Poetry


Tuesday, December 8th, 2009


Tasha’s Possum
Heather Altfeld

The thick rope of possum-tail is curled
around the pink shank of a ham-bone,
stuck butt-up in the trash can
just outside the cat door;
the possum’s lips spread wide
across the flowered cloves,
smacking the sweet rum and orange
porkness, sucking on the little commas of fat
in the late March night.
His eyes blink in drunken, comatose guilt
as I pour another round of port
and watch him, embarrassed and swaggering,
tip the trash can further for another chew.
O sleepless thing,

only other creature left alive, I’ve found you,
o fellow homely nocturnal citizen,
come in from that pail,
wipe your little porcine toes
and have a proper meal with me,
the kind my daughters fix for their dollies, scones and cream,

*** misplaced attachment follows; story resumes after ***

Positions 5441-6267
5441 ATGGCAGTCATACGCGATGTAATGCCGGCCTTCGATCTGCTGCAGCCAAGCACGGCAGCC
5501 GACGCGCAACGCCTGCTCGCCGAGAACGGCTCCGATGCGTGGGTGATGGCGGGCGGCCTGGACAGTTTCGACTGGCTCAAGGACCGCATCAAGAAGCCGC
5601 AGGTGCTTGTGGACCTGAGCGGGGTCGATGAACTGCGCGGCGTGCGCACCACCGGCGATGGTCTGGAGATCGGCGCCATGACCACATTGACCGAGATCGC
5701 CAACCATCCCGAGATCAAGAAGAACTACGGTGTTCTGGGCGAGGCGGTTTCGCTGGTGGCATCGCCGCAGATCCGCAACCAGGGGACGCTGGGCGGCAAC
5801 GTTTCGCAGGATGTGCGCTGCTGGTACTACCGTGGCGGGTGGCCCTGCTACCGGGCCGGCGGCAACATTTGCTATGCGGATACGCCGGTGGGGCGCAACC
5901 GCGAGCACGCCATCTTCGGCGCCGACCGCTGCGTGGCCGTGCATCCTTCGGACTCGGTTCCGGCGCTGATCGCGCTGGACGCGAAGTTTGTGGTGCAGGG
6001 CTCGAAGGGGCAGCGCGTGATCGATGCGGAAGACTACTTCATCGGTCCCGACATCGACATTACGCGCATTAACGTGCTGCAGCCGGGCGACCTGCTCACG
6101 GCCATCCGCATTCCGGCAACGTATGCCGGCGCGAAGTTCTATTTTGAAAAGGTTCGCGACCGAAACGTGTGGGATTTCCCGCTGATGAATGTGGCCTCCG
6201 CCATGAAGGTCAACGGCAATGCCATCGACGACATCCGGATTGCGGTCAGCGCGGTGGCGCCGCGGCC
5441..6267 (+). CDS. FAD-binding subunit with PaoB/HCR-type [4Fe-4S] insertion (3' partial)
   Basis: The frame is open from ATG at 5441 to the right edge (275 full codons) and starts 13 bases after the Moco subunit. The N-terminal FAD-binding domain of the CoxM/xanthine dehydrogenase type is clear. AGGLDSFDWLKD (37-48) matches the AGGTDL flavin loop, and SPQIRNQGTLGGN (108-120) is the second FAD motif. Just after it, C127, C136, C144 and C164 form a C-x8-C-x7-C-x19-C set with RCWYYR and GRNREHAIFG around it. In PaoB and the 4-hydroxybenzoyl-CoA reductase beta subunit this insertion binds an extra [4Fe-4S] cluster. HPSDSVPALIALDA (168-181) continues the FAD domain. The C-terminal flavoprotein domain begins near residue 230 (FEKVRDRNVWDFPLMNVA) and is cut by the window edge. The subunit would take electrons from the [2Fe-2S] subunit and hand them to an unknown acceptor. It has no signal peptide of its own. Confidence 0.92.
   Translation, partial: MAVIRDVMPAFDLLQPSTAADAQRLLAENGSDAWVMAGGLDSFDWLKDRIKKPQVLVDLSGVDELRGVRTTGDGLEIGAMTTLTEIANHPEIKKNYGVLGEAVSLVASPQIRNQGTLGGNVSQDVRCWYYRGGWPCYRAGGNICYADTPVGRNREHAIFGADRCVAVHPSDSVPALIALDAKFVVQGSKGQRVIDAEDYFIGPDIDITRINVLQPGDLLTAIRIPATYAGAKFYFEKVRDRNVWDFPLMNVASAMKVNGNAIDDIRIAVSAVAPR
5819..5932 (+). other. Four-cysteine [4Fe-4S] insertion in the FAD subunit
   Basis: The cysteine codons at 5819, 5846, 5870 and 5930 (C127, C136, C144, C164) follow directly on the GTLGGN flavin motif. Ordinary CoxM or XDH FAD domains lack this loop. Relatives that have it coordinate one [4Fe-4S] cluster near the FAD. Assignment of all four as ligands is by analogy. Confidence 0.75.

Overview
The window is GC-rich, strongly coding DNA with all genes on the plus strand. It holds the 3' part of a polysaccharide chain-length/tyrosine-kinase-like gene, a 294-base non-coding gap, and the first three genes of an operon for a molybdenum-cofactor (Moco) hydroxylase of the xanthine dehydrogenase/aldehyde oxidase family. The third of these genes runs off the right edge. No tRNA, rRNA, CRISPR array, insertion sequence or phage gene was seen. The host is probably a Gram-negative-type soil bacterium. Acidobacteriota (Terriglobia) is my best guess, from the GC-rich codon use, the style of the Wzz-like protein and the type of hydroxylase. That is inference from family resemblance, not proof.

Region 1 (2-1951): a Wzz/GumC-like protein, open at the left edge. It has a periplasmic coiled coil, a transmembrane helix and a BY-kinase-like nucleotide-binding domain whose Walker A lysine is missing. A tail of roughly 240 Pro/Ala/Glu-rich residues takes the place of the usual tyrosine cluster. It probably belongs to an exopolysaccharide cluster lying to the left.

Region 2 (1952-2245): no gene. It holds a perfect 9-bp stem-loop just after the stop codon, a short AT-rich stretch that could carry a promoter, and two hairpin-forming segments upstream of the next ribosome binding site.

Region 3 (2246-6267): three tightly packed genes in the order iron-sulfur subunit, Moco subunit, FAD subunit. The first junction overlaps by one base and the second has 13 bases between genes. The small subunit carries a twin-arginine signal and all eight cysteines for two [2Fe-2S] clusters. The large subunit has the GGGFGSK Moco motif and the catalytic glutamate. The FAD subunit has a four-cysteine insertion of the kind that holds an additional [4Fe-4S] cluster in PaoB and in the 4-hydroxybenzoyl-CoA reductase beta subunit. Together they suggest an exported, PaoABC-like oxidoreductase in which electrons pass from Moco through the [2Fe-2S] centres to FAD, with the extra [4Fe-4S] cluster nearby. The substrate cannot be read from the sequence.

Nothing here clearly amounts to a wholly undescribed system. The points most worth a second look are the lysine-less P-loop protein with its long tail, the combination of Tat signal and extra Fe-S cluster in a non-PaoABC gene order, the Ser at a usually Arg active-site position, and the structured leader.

tuffets and cucumber, tea from pretend England,
all remnants of endless drawings by Tasha Tudor,
volumes of paintings and gardens
that litter my home and enrapture my children,
who fancy themselves

sugaring in knitted caps,
eating Washington pie and hot cross buns,
floating birthday cakes with boiled icings
down May cricks,
dressed in crowns of violets, robes of lilac,
silken scents penciled in minute bouquets to their hands.

They’re asleep as I stand here,
toasting to pork with a marsupial,
dreaming of their other mother,
an apron-droned thing
baking sweet clay apples
and collecting firewood,
ringing a sweet little bell come supper.
This mother does not stand awake
in her kitchen, swigging wine from the bottle,
text-messaging pornographic verse
to boys she meets at bars, she is not
sharing her tea at this little hour
with a slick-mouthed marsupial,
or searching a trashcan
for the paunchy hope
of companionship in the weak kitchen light.


*****

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